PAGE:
Wow! That s about 200 lumens/sqft! That shop must be very bright. I am shooting for about 130ish lumens/sqft.

- SuperCubber

It s about 110 lumens/sqft.

- MikeDilday

Maybe I’m doing the math wrong, but 5500×15 = 82,500
82,500/,400 = 206.25

-- Joe | Spartanburg, SC | "To give anything less than your best is to sacrafice the gift." - Steve Prefontaine

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SuperCubber

1090 posts in 2891 days


#11 posted 12-28-2019 02:10 PM

Thanks for all the replies. Very good reasons to get the linkable/plug in ones.

I’ll also check out the Phillips Endura.

-- Joe | Spartanburg, SC | "To give anything less than your best is to sacrafice the gift." - Steve Prefontaine

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MikeDilday

284 posts in 1066 days


#12 posted 12-28-2019 02:28 PM

SuperCubber I used the https://www.omnicalculator.com/everyday-life/lighting calculator and entered 110 FootCandles as desired and 3,700 lumens per light (not 5,500). It said I needed 14 lights so I went with 15 due to the spacing.

-- Michael Dilday, Suffolk, Va.

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SuperCubber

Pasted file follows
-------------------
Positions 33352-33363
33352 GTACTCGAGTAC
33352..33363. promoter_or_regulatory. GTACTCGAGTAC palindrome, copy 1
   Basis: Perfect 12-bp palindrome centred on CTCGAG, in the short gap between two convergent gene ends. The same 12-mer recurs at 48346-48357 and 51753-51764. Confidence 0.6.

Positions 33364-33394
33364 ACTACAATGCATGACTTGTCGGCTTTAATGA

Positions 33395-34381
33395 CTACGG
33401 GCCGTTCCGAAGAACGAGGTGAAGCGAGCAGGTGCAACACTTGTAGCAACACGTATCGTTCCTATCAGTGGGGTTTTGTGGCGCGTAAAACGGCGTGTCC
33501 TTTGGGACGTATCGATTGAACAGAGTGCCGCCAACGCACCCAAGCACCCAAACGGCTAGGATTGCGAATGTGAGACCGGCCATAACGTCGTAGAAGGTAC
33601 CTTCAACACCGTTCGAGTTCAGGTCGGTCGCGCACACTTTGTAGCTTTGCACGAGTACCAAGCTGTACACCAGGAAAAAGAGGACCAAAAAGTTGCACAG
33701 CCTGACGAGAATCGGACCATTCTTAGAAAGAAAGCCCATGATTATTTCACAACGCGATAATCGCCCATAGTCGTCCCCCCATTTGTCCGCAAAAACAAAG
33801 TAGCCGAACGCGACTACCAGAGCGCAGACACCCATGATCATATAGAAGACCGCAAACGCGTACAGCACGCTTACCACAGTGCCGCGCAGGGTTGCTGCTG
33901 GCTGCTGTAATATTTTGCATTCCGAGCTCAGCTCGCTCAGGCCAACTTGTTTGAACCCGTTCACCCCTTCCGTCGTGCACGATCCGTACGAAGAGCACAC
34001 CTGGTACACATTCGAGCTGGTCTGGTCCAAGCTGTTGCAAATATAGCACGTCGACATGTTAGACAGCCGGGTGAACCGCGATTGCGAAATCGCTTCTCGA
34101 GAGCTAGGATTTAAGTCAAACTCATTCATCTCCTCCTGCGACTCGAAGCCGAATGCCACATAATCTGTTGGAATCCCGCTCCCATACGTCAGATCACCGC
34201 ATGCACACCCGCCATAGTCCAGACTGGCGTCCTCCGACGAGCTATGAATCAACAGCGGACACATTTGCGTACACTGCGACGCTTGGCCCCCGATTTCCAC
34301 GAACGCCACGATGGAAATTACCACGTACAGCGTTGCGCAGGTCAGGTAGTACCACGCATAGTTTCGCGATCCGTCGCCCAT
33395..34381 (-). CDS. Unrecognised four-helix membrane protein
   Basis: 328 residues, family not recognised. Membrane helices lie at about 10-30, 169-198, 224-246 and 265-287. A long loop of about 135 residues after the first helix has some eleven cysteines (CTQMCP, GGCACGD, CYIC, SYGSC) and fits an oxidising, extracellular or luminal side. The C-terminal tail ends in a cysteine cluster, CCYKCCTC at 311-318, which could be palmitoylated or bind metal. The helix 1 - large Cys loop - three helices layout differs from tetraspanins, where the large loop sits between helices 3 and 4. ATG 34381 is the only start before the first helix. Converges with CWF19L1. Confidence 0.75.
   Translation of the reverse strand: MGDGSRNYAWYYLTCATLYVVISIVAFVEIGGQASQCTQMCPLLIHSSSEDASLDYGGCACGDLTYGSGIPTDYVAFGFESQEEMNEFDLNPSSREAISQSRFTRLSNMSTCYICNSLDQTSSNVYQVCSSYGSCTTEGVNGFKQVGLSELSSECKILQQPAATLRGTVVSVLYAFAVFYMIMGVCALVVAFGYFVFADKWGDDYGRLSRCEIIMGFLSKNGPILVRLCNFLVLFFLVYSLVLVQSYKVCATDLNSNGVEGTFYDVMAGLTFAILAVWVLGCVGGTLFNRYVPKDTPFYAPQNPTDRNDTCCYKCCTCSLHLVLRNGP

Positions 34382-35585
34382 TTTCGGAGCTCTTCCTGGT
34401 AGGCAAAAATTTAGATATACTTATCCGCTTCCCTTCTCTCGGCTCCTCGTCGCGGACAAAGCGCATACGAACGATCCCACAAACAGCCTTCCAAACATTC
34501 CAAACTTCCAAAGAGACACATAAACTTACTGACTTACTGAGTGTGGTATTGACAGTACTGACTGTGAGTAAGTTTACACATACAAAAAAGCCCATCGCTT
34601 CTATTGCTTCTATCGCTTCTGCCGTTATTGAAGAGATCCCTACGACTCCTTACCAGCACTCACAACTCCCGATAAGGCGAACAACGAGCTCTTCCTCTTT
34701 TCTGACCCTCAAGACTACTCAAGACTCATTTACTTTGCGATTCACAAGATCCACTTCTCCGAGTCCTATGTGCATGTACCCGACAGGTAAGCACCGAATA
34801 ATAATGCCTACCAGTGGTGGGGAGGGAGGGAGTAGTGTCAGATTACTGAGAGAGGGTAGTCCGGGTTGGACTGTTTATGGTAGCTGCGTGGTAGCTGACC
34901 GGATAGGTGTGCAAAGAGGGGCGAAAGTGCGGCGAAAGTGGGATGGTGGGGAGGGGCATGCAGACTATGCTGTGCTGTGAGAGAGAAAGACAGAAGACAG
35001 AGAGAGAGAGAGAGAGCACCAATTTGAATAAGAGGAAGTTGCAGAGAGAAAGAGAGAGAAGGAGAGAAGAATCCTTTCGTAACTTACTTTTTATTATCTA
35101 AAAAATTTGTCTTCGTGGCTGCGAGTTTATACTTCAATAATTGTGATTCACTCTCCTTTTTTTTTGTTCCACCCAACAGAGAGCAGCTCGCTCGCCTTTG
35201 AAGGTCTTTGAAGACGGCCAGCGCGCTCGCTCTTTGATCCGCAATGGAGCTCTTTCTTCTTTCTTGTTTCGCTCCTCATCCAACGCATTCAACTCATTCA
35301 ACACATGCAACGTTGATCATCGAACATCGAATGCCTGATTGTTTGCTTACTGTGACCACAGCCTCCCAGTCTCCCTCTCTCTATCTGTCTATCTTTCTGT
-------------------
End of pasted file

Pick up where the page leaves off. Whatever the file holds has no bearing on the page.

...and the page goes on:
1090 posts in 2891 days


#13 posted 12-28-2019 04:27 PM



SuperCubber I used the https://www.omnicalculator.com/everyday-life/lighting calculator and entered 110 FootCandles as desired and 3,700 lumens per light (not 5,500). It said I needed 14 lights so I went with 15 due to the spacing.

- MikeDilday

Ah, I see. Your post said 5,500. That’s where I got confused. Are you happy with 100 lumens/sqft?

-- Joe | Spartanburg, SC | "To give anything less than your best is to sacrafice the gift." - Steve Prefontaine

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MrRon

5811 posts in 3850 days


#14 posted 12-28-2019 06:18 PM

I just came across some LED lighting called Barrina. They come in 4’ modules that link together and cost around $43 for (6) 4’ modules. They are sold on Amazon. I am going to get some for my shop.

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SuperCubber

1090 posts in 2891 days


#15 posted 12-28-2019 06:47 PM



I just came across some LED lighting called Barrina. They come in 4 modules that link together and cost around $43 for (6) 4 modules. They are sold on Amazon. I am going to get some for my shop.

- MrRon

Thanks, MrRon. I have been looking at those also and think I am leaning that way. They can be hard-wired or plugged in.

-- Joe | Spartanburg, SC | "To give anything less than your best is to sacrafice the gift." - Steve Prefontaine